In this embodiment, the abutment portion 6 of FIG. 1 is replaced with a frustoconically tapered abutment portion 6a the larger end face of which has the portion 1 projecting from it. This larger end face is identified with reference numeral 17 and due to the frustoconical configuration of the portion 6a, the latter can be made to be countersunk in the material of the plate 11 until the end face 17 is flush with the upper side of the plate 11. To facilitate turning of the connecting element of FIG. 3, the end face 17 may be provided with recesses 18 which may, for instance, be offset by 90° about the portion 1, and into which a tool can be inserted which facilitates the turning of the connecting element in FIG. 3.
The embodiment in FIG. 4 again shows the base plate 11 in fragmentary form. In this embodiment, the connecting element has a portion 1 resembling the corresponding portion in the connecting element of FIG. 1. The portion 1 of the embodiment in FIG. 1, however, has been replaced in the embodiment of FIG. 4 with a portion 1a which corresponds in configuration to the portion 2. Thus, the connecting element of FIG. 4 is essentially symmetrical at the opposite sides of the abutment portion 6.
This embodiment is particularly suitable for connecting to the plate 11 a contoured element 19, which is also of rigid synthetic plastic foam material and may, for instance, simulate a mountain, a boulder or the like. The vanes 5 correspond to those shown in FIG. 1 and the connection between the portions 1a and 2 and the elements 19 and 11, respectively, is effected by pushing the portions 1a and 2 into these respective elements. This embodiment of the connecting element as well as that of FIG. 1, has the advantage that the respective portions 2 or 1a can be readily pushed into the material of the rigid plastic foam components (11 or 19), whereas the retentive capability afforded by the ribs 4 is in most instances sufficient to properly anchor the connecting element.
In the embodiment of FIG. 5, the plate 11 is again shown fragmentarily and in section. The connecting element has a portion 1 corresponding to the preceding portions 1 and shown in the illustrated embodiment as being received in an undercut groove 14 of a component 13 which is to be secured releasably to the plate 11.
The connecting element in FIG. 5 also has again the portion 2 which is provided with screw threads 7 mentioned in connection with the embodiment in FIG. 2. In FIG. 5, also, there is again provided a sleeve 9 having the portion 8 and the webs 12, in keeping with the illustration of the embodiment in FIG. 2.
However, in this embodiment a possible movement of the free ends of the webs 12 in direction radially away from one another in the region of the end 20 of the hole extending through the plate 11, at such time as the portion 8 is drawn towards the side 10 of the plate 11 by turning of the portion 2, a retaining component is provided having a tubular portion 21 which surrounds the free ends of the webs 12 by being pushed into the material of the plate 11. This same component is further provided with a wide flange 22 against which the portion 6 abuts which is of one piece with the portions 1 and 2. Pins, projections or the like 23 are provided on the flange 22, and are pressed into the material of the plate 11 to prevent turning of the flange and the tubular portion 21.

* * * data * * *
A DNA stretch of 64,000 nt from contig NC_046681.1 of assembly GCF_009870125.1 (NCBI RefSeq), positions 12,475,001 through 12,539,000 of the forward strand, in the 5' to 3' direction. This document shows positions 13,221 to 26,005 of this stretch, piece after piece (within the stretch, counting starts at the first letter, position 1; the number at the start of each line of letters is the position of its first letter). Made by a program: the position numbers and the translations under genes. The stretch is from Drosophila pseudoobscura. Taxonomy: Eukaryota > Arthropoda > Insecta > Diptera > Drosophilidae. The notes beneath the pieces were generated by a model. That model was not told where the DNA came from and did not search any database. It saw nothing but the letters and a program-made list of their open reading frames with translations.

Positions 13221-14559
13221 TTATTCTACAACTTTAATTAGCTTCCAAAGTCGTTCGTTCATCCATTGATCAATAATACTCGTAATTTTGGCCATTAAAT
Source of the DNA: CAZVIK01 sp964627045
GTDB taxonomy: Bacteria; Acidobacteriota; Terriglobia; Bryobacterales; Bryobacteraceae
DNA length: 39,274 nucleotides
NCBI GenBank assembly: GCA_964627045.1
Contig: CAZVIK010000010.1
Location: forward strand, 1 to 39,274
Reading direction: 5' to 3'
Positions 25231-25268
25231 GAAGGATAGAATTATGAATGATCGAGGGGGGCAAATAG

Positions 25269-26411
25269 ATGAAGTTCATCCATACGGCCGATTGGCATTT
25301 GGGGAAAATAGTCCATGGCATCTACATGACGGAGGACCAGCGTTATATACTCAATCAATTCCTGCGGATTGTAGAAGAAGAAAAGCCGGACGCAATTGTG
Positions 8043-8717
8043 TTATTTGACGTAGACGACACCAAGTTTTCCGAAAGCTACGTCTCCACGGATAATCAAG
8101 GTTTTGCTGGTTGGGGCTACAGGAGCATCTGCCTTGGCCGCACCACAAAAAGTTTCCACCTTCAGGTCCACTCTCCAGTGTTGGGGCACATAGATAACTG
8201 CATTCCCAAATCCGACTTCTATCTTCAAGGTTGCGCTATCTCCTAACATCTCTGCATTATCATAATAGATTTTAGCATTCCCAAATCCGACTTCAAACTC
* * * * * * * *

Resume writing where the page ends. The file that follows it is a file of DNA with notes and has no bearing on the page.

This embodiment is particularly advantageous if the material of the plate 11 is brittle, porous and/or will readily yield to pressure, since it prevents the undesired moving-apart of the free ends of the webs 12. Of course, the material of the component 21, 22 must have sufficient strength for this purpose. In this embodiment, as in the embodiments of FIGS. 2 and 6, the outward buckling of the webs 12 will always take place outside of the hole which extends through the plate 11. This can be predetermined by providing the webs 12 with weakened portions (kerfs of the like) where subsequent buckling is to occur. Alternately, the axial length of the sleeve 9 can be so selected as to predetermine where the buckling of the webs 12 is to occur, i.e., at which point along their respective lengths. The engagement of the underside 10 of the buckled webs 12 assures for a very reliable retention of the connecting element.
The threading-in of the connecting element portions 1 and 2 into the sleeve 9 can be accomplished in various ways, a simple one of which is to insert the portion 1 into the groove 14 of a component 13, and thereupon use the component 13 to turn the portions 1 and 2 and to thread them into the portion 8 of the sleeve 9 until the webs 12 buckle and the sleeve is anchored in the plate 11.
The embodiment of FIG. 6 is reminiscent of that in FIG. 5, and like components identify like elements. Here, however, the portion 2 is additionally provided with a projection or abutment 24 whose length axially of the portion 2 in the direction from the portion 1 is so selected that it will be abutted by the portion 8 (or by those parts of the webs 12 which are immediately adjacent the portion 8) at such times as maximum spreading-apart of the webs 12--and thus optimum anchoring of the sleeve 9 in the plate 11--has occurred. At this time, of course, there will be no further displacement of the portion 8 towards the underside 10 of the plate 11, due to the engagement between the abutments 24 and the portion 8 or the portions of the webs 12 which are immediately adjacent the portion 8.